Maanshan Steel Second-Half Profit Falls 95% on Slower Demand

Maanshan Iron & Steel Co. (323), the second-biggest Hong Kong-traded steelmaker, posted a 95 percent slump in its second-half profit because of higher costs and slowing demand from builders and automakers.

Net income was 60 million yuan ($9.2 million) in the six months ended Dec. 31, compared with a profit of 1.19 billion yuan a year earlier. The result was derived by deducting six- month figures from full-year profit released today on the Hong Kong stock exchange.

Slowing demand from vehicle and appliance makers in the second half and high iron ore costs have depressed the average profit margins of Chinese steelmakers to just 3.5 percent in 2010, the lowest of any industry, according to the government. China’s gross domestic product grew 9.6 percent in the third quarter, the smallest gain in a year.

“Profit margins of the steel industry may be further squeezed this year with iron ore costs and rising coal prices,” Maanshan Chairman Gu Jianguo said in the earnings statement.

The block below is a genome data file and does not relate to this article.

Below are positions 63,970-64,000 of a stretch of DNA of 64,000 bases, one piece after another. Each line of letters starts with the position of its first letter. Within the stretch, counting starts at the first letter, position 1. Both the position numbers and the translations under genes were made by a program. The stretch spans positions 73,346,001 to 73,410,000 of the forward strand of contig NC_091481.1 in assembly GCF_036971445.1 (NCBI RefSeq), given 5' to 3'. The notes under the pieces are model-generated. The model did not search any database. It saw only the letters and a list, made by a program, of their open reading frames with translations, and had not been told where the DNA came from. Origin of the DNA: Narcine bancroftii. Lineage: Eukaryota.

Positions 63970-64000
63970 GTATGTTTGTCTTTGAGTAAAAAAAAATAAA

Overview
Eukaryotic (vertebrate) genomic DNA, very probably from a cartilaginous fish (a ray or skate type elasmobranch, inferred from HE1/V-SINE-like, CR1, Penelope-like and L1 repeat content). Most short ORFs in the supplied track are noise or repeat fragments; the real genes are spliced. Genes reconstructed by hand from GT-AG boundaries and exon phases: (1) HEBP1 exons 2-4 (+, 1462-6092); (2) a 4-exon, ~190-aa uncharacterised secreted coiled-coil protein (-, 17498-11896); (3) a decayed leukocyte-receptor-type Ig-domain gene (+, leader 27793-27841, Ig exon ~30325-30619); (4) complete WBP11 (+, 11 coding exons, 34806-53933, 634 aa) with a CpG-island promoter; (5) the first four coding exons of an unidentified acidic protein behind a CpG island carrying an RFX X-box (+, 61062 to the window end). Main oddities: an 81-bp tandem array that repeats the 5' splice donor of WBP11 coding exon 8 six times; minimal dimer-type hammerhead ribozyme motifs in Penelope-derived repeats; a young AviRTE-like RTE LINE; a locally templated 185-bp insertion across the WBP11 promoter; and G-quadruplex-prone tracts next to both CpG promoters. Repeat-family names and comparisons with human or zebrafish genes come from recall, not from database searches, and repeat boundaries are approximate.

Maanshan fell as much as 3.3 percent to HK$4.11 in Hong Kong today, trading at HK$4.14 as of 10:55 a.m. local time. The benchmark Hang Seng Index was down 0.3 percent.

Iron Ore Prices

Contract iron ore prices fell about 10 percent in the fourth quarter from the previous three months after gaining more than 20 percent in the third quarter.

Maanshan Steel posted a profit of 1.1 billion yuan in 2010, the highest in three years. That beat the 970 million yuan mean estimate of 15 analysts surveyed by Bloomberg. Sales rose to 63 billion yuan last year from 50.4 billion yuan.

The company boosted production of automotive sheets by 55 percent to 750,000 tons last year, appliance sheets by 71 percent to 1 million tons and doubled electric steel output to 430,000 tons, it said.

Parent Magang (Group) Holding Co., China’s biggest maker of train wheels, said this month that the government is testing the company’s products, including high-power locomotive wheels, which may replace imports as the nation embarks on a railway building program. The company is also waiting for approval to start trials on wheels for trains that can run at 250 kilometers (155 miles) an hour, Gu, also Magang Chairman, said March 8.

Maanshan also supplies carmakers including Chery Automobile Co. and Anhui Jianghuai Automobile Co.

--Helen Yuan. Editors: Alan Soughley, Andrew Hobbs

To contact the Bloomberg News staff on this story: Helen Yuan in Shanghai at hyuan@bloomberg.net

To contact the editor responsible for this story: Andrew Hobbs at ahobbs4@bloomberg.net.

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